Location-Based Services and the Privacy-Security Dichotomy
This conference paper was originally published as Perusco, L, Michael, K and Michael, MG, Location-Based Services and the Privacy-Security Dichotomy, in Proceedings of the 3rd International Conference on Mobile Computing and Ubiquitous Networking, London, 11-13 October 2006, 91-98.
Location-based services (LBS) rely on knowledge of a user’s location to provide tailored services or information by means of a wireless device. LBS applications have wide-ranging implications for society, particularly in the context of tracking and monitoring groups of individuals such as children, invalids, and parolees. Despite a great deal of attention paid to technical and commercial aspects of LBS technologies, consideration of the legal, ethical, social and technology momentum issues involved has been wanting. This paper examines some of the more pressing issues that are expected to arise from the widespread use of LBS. The outcome of this paper is the development of an LBS privacy-security dichotomy. The dichotomy demonstrates the importance of striking a balance between the privacy of the individual and national security as a whole. It also presents a realized framework for reasoning about potentially problematic issues in LBS applications.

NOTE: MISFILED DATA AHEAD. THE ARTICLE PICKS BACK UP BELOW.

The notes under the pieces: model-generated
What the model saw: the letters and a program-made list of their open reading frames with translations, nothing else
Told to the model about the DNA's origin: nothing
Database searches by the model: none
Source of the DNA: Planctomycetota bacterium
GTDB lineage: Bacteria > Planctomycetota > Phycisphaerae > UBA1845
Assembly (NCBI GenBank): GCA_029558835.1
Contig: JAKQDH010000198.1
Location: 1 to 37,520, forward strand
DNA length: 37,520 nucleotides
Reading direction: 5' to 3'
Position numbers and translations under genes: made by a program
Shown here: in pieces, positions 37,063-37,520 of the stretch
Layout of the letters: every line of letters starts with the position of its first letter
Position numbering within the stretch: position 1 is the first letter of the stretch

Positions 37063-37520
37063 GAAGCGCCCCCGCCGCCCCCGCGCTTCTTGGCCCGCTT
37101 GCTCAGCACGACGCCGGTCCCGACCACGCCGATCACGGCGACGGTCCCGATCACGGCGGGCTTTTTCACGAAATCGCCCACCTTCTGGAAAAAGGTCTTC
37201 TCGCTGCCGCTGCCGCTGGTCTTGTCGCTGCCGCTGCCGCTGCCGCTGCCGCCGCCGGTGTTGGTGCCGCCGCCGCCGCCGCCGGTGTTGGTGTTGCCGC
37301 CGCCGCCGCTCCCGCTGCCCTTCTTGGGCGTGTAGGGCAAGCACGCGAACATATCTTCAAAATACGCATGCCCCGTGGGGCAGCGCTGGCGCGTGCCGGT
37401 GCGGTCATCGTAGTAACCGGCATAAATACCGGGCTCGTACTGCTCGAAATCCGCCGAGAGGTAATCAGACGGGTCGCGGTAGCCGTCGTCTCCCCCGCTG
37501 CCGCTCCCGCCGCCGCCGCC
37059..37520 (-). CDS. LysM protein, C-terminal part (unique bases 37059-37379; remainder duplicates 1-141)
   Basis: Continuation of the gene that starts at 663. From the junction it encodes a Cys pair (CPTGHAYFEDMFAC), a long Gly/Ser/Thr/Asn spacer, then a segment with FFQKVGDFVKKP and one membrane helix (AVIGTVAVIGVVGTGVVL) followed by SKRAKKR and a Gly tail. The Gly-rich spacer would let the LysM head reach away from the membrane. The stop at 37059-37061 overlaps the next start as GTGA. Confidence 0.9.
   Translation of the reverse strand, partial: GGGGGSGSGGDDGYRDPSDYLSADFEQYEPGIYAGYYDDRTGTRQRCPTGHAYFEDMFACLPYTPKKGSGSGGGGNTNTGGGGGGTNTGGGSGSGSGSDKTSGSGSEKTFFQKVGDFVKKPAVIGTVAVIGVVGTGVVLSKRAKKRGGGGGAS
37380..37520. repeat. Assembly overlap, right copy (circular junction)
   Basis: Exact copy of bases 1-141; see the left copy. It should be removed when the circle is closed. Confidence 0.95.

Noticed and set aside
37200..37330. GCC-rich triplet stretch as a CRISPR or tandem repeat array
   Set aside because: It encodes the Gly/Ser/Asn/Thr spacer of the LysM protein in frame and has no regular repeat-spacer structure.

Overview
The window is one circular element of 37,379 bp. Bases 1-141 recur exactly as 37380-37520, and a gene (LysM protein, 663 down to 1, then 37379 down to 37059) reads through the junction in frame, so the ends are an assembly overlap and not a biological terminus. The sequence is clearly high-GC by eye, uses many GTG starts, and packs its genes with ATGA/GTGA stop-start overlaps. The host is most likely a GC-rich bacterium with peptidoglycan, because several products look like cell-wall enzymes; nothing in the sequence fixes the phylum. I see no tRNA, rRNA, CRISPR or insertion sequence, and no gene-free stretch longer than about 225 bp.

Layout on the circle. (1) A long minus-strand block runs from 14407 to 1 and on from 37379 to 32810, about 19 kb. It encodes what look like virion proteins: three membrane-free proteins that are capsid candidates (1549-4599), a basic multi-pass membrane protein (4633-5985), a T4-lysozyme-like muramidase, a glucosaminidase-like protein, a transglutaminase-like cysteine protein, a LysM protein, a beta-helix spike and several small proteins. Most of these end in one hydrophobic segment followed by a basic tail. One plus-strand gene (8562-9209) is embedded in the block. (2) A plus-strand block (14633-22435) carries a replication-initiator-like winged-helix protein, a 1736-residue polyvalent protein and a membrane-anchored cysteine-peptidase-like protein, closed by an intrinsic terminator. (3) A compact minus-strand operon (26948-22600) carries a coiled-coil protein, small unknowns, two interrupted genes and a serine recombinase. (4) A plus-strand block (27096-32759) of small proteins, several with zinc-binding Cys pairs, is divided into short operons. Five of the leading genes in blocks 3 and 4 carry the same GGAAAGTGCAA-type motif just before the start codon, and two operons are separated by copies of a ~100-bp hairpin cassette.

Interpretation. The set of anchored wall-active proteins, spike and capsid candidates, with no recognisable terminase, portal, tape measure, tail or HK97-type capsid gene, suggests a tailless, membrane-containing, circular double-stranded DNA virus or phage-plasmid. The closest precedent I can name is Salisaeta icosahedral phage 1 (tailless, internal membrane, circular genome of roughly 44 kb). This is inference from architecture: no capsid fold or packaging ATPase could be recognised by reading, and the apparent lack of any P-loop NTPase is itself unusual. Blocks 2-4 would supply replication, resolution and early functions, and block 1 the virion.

K. Michael, L. Perusco, and M. G. Michael. "Location-Based Services and the Privacy-Security Dichotomy" Faculty of Informatics - Papers. Oct. 2006.
Available at: http://works.bepress.com/mgmichael/9